Stay At Home Mom? Protect Yourself Financially

by MomGrind

folding-laundry2I was a stay at home mom for six years. Prior to that, I worked as a divorce attorney. No one knows better than a former divorce attorney that any marriage, any relationship, can fall apart.


Regardless of how great things are for you and your husband or partner, if you don’t have an income, you should make sure you are protected in case something happens to your partner or to your relationship.

While this article handles traditional relationships where the husband is the breadwinner and the wife stays home, many of the points raised here apply to stay at home dads and to gay relationship. You can find specific advice for gay relationships here.


Don’t Underestimate Yourself

My first advice to you is to never allow anyone to imply that you “sit home and do nothing all day” (as a so-called friend of mine once implied). You are doing plenty around the house and with the kids, and your contribution is actually worth a lot of money. A recent survey shows that the average stay at home mom has a 94-hour workweek, and that in 2008, a full-time mother’s annual salary would come in at $116,805, if her work as a housekeeper, teacher, driver and psychologist was paid on the open market.


Sign a Fair Prenuptial Agreement

If you are asked to sign a prenuptial agreement, get a lawyer. Don’t sign anything that waives your right to spousal support or future spouse rights in the event of death or divorce. Make sure the prenup acknowledges your special status as a stay at home mom. For example, many of the agreements I drafted as an attorney stated that after a certain number of years, since the wife gave up those years of her career to raise the kids, the court should take that into consideration when determining her settlement.

The agreement can be very specific and state exact amounts (i.e. the wife gets $100,000 after 5 years of marriage, $500,000 after 10 years etc.) or it can be general and state a general intent to compensate the wife for giving up her career. This type of compensation can be in addition to whatever the wife is entitled to by state law or by being the legal owner of assets.


Plan For Your Retirement

Even if you no longer have a 401(k), you can save for your own retirement using a Spousal IRA. A nonworking spouse can make a deductible IRA contribution of up to $5,000 for 2009, as long as the couple files a joint return, and the working spouse has enough earned income to cover the contribution.


Stay In Touch With The Workforce

Stay up to date by by taking professional classes. Your resume can stay relatively fresh if you include some of the volunteering work you did during your years as a stay at home mom. Keep in touch with former coworkers on Facebook, Twitter and LinkedIn. Keep yourself in a place where, if you need to go back to work, you have professional connections to support your move back into the workforce. Many moms start a successful home business which provides extra income and can be a good safety net in case they need to make it on their own.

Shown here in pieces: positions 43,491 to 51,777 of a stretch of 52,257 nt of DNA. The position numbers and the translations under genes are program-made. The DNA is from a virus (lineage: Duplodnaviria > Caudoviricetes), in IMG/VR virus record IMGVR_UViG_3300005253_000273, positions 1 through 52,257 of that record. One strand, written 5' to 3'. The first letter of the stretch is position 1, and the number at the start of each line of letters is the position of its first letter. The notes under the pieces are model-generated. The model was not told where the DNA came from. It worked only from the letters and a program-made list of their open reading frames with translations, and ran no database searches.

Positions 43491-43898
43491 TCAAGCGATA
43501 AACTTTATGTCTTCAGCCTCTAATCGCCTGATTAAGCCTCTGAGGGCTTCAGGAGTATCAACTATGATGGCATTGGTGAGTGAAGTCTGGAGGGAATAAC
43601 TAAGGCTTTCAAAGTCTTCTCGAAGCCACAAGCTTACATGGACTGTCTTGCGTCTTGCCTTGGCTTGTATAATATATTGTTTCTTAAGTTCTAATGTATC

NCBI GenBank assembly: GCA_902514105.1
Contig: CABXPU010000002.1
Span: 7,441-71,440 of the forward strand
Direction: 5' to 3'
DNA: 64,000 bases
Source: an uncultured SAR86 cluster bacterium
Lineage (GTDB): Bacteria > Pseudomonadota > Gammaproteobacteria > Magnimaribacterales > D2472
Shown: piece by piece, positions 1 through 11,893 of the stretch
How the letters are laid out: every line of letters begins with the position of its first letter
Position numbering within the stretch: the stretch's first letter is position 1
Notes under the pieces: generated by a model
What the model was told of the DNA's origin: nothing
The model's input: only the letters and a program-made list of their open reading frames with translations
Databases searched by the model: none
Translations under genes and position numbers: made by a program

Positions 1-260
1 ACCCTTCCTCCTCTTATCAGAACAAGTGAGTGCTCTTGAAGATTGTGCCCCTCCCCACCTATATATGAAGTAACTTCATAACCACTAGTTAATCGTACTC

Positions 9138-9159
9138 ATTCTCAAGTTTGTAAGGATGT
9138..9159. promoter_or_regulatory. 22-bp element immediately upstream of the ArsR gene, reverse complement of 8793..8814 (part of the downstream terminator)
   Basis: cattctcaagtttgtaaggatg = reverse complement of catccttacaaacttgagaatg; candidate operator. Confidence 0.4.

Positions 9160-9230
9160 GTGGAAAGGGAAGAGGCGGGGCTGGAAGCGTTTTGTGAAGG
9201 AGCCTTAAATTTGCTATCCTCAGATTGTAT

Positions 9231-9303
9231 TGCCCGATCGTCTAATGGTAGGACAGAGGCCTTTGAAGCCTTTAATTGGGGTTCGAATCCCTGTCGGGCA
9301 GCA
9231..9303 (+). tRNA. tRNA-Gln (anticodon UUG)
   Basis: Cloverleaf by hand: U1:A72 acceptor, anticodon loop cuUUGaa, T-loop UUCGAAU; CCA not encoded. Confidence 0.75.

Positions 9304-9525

Have Your Name On EVERYTHING And Full Access To All Your Financial Accounts

Never let your husband be in charge of your accounts, only giving you limited access in the form of a credit card (that can be canceled) or a weekly “allowance.”

In Community Property States (Arizona, California, Idaho, Louisiana, Nevada, New Mexico, Texas, Washington, Wisconsin) most property acquired during the marriage (except for gifts or inheritances) is owned jointly by both spouses and is divided upon divorce, annulment or death. Joint ownership is automatically presumed by law in the absence of specific evidence that would point to a contrary conclusion for a particular piece of property. The community property system is usually justified by the idea that such joint ownership recognizes the theoretically equal contributions of both spouses to the creation and operation of the family unit.

However, even in Community Property Jurisdictions, it’s always a good idea to have your name on everything you own as a couple, including the house, the cars, and of course bank accounts and investment accounts.

How do you handle your finances? Are both of you in charge or just one of you? Do you feel that you are going to be financially OK if the relationship ends?

I am an Israeli attorney. I am not licensed to work as an attorney in the United States. The advice given here is of general nature. Please consult a licensed attorney regarding your specific situation prior to taking any action.

Photo by riot jane

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